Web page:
Croatia and the Island of Korcula

Exploring the world by bicycle is a wonderful way to see the environment, smell the aromas, hear both the sounds and the quiet, and taste the pungency of the culture. A great way to meet people, too, since they appreciate our willingness to be vulnerable in their spaces. You’re not just a face in the window of a car or bus. You can wave, smile and say hello and get a response in return. You can take photos with ease. At any moment. You don’t miss much.

At the same time, you are vulnerable. On roadways with shoulders, small roads with little traffic, country lanes, and single track trails you can relax and enjoy the places you’re traveling in. On busy highways, city streets, and lanes crowded with people, cars, other cyclists, all senses have to be focused on the dangers. No time for the imagination to soar, or the camera to come out. All you smell are the highway fumes. All you hear is the rush of engines and the blaring horns of impatient drivers.

All that said is a prelude to my comments on Croatia. It’s really a stunningly beautiful country. The topography is either up or down. The ocean a very vivid blue. Food is fabulous and people open and friendly. Everything is clean and maintained. The only complaint we have is that the smaller highway that much of our route has followed has no shoulder. It’s quite busy and narrow. Much of it has a six inch drop instead of a shoulder for water to run. It’s a dangerous place to cycle.

So we left our EuroVelo route to take an alternate route out on the Peljesac Peninsula and then a ferry out to Korcula Island. We then peddled the length of the island to the delightful seacoast town of Vela Luka before taking the ferry back to Split on the mainland. We had a day off in both places. It was a great choice on our part as both the peninsula and Korcula are breathtakingly beautiful.

It was a long day with lots of climbing to reach the remote little village of Zuljana. Our apartment host there was a charming woman who readily volunteered to make us tired cyclists dinner and treat us to a bottle of her homemade Black wine. What a treat to sit next to a small still harbor in the quiet air of a slumbering village. To take a deep breath after a hard earned arrival and be so satisfied with the day. And enjoy a simple country meal with a couple glasses of very good wine. Not to forget the company of true friends.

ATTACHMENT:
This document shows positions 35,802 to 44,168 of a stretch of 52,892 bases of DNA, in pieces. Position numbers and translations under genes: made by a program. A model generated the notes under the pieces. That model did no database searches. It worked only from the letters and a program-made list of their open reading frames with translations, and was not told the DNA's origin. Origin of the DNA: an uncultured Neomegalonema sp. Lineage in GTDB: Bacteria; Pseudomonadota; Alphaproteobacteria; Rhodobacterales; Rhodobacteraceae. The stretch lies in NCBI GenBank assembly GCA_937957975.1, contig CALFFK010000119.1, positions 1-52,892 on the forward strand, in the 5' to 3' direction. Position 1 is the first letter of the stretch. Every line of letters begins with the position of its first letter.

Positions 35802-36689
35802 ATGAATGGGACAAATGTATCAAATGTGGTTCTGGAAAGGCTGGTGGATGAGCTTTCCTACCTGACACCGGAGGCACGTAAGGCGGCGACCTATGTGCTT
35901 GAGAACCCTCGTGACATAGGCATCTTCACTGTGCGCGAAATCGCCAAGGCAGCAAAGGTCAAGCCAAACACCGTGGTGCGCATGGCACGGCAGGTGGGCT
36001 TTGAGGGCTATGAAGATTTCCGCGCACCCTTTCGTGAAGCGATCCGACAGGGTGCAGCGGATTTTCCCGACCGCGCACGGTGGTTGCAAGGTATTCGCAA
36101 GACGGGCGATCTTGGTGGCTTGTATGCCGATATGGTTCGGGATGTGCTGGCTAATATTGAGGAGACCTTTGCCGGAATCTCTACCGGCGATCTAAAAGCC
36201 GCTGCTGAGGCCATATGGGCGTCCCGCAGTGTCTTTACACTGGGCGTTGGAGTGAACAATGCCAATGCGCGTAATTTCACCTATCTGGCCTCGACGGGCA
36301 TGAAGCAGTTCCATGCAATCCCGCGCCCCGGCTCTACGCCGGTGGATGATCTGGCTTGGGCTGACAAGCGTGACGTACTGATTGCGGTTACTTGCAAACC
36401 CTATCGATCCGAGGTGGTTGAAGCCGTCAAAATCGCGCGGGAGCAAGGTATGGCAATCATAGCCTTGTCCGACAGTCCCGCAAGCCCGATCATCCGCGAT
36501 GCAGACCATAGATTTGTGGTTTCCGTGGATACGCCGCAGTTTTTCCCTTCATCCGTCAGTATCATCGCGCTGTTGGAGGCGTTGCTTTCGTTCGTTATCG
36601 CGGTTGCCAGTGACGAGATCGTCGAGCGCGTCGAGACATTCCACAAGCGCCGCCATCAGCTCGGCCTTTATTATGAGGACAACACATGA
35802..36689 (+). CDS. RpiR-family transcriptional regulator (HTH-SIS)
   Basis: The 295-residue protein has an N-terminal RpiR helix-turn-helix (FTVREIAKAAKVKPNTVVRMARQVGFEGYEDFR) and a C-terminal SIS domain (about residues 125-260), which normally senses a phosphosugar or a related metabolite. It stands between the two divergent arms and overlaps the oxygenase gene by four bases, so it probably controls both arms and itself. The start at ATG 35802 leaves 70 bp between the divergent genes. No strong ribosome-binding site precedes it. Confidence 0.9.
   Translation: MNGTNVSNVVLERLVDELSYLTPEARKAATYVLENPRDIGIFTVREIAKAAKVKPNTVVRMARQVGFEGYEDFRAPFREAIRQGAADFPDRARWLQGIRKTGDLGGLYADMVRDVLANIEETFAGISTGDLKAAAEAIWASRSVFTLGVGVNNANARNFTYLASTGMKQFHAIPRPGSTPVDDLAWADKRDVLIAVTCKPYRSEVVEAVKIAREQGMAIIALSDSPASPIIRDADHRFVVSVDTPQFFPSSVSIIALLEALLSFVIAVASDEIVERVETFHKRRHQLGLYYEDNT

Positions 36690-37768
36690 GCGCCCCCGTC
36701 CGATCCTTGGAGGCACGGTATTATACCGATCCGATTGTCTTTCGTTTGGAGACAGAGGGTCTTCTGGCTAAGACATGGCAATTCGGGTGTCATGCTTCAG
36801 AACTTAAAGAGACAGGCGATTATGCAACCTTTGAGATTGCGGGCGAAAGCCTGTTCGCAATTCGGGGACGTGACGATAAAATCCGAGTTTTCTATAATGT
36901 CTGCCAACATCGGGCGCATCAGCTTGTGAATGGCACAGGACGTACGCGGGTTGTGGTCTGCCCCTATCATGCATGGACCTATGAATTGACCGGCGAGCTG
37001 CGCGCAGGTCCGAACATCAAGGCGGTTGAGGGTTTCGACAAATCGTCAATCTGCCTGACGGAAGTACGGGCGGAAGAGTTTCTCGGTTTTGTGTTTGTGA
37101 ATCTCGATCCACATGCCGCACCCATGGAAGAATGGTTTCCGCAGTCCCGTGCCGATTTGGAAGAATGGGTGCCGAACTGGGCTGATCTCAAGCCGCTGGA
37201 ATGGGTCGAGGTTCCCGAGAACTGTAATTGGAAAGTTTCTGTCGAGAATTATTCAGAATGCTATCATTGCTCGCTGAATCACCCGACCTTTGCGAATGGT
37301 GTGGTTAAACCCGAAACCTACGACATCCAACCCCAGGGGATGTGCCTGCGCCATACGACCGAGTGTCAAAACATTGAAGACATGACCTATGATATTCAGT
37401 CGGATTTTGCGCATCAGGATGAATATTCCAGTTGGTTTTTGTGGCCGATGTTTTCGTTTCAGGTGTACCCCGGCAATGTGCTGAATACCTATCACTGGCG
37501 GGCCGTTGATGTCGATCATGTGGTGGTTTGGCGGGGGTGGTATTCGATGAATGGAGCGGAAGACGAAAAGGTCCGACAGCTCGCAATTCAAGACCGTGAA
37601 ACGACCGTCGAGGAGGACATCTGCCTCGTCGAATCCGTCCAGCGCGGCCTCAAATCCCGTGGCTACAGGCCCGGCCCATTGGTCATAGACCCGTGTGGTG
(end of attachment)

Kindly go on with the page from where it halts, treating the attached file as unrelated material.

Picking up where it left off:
It was a short ferry ride to Korcula where we heading right out on our route to Vela Luka at the far end. The mountainous ridges drop very vertically to the sea here making for steep climbs for cyclists. Also the sun is gaining power. Our route put us on a steep two track loose gravel road which was causing us problems. In the end we voted to head for the paved road and save our legs and tired bodies from the punishment.

Tonight we’re in an apartment in Split. We worked on bikes and rested. It felt good.

Lindsay and a view
Zuljana

Country meal and home made wine
Seacoast
Headland
Ancient rock walls
Someone gardening an old site on the ridge
Our Korcula track
Lindsay working on the bike
Ferry ride

5 thoughts on “Croatia and the Island of Korcula

  1. Sounds like a wonderful trip Buck, and no one better to do it with than Lindsay, and of course your long time pal Brian.
    The scenery is magical.

  2. Yes, cycling in Eastern Europe is a great experience. Its amazing how the Europeans have maintained their individual cultures for thousands of years. Or should that be how they/we (me being Irish but living in Australia) have blended their cultures for thousands of years by way of war and plunder.

Leave a Reply to Bridget Omeara Cancel reply